CPU stuck to heatsink

I'm switching my P4 to a new motherboard. When I tried to remove the heatsink from the old board, the CPU came out with it. Everything seems fine, and none of the CPU's pins are bent, but I can't get the heatsink off. I used the thermal pad that came with the heatsink, not thermal compound (I'm kicking myself for that now). I tried to wiggle them apart, but there is no movement whatsoever -- it's like they're superglued together. Is there any way to get them apart, or do I have to trash a perfectly good CPU?
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  1. I had a buddy who had the same thing happen to his CPU. We simply took a small screw driver and very gently went around all the edges just slowly loosening it from all sides. Eventually I was able to gently pry it apart from the heatsink and everything was "A" ok.
  2. Though I've never tried it myself (mostly because I've never had the same problem at home)... I have heard putting the whole works in the freezer for a while will make the TIM brittle and you should be able to pop the processor off with no effort.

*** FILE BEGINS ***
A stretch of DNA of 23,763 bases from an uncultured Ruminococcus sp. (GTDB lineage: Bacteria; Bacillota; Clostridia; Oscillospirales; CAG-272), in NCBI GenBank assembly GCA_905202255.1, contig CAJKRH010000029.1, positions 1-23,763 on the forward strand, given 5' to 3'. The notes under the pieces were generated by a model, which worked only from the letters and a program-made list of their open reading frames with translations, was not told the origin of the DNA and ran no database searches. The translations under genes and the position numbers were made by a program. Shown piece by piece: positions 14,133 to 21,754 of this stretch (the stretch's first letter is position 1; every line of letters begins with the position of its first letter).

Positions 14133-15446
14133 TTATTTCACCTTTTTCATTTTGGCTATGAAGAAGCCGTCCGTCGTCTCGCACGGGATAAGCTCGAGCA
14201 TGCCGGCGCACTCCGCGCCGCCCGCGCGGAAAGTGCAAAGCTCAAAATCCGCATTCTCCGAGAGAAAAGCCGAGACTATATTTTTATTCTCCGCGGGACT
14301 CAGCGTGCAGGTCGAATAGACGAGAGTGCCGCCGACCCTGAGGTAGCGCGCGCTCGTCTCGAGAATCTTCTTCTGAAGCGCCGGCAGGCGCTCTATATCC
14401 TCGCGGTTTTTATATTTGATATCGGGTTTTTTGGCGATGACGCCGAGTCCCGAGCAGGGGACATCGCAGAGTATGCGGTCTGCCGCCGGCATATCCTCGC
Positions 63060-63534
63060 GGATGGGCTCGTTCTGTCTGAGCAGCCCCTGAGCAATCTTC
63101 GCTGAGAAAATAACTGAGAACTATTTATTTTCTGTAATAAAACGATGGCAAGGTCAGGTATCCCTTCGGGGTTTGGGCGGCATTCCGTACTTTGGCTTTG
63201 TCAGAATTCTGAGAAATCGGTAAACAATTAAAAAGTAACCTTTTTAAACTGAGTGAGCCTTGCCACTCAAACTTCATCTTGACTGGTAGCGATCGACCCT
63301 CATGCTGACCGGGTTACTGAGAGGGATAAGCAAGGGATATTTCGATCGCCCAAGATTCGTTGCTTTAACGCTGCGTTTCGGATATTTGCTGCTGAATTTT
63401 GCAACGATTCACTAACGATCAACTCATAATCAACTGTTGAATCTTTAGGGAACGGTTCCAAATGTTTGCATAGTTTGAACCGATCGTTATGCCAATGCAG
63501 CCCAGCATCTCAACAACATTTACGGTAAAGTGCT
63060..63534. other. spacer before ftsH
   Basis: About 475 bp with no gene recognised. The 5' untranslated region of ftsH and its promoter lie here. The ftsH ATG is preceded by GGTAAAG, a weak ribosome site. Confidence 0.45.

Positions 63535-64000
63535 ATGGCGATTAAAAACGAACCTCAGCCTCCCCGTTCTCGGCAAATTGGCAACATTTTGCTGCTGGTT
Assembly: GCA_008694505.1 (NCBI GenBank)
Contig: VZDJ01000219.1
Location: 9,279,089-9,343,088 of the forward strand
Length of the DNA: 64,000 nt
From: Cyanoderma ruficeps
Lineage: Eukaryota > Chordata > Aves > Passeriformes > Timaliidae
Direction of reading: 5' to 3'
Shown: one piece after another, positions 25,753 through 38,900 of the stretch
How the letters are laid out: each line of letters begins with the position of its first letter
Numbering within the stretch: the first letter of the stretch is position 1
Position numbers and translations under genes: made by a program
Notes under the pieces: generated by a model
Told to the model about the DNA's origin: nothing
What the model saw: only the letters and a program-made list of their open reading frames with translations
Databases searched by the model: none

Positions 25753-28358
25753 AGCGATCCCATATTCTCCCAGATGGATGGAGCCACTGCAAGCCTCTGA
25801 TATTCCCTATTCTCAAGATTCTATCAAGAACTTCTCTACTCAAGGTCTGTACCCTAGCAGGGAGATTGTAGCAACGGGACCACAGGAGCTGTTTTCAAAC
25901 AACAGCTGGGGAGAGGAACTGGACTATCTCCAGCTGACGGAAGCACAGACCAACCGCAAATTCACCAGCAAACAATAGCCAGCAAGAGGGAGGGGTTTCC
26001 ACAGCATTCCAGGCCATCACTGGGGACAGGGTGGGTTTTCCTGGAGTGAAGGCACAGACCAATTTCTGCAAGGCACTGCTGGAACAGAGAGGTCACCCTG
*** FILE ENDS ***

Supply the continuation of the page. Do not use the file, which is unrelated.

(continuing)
3. Thanks, everyone. I tried a variation on Ided's advice and used a razor blade to pry it off. It worked great. Thanks again!
  4. thanks to all the suggestions yall have provided...the one that worked for me immediatly, was to use a small flathead screw driver and apply a little pressure to the corner between the heatsink and cpu top (((...((( the corner is the Key point 4 seperation )))...))) this is when you pull out the heatsink with cpu stuck to it.
  5. The razor blade... didn't really work.. or was I too nice with it?

    Anyways, this did work ...
  6. The simplest way of removing a heatsink is to turn on the computer and run it for a few minutes to let the CPU heat loosen the heatsink.

    If the CPU came out of the socket stuck to the heatsink, I think I'd try a hairdryer.

    I think there's too much of a chance to chip the package and possibly damage the CPU by using even a small screwdriver.
  7. I used a hairdryer on high and focused on the area where heatsink and processor meet and kept the heat going for about 5 minutes, turning it after a minute or so to get all sides heated up. With a decent tug all on one side, I managed to separate them with no issues.

    Caution; there is a high chance you might bend a pin if you aren't careful how you are positioned when pulling the cpu apart from the heatsink.
    Also, the heatsink becomes extremely hot, so I had to use a cloth to be able to hold the heatsink. It was an interesting adventure, but it worked.

    I would recommend trying what another posted mentioned, and run the pc for 20-30 minutes to let the cpu and heatsink heat up first, then do the pull.
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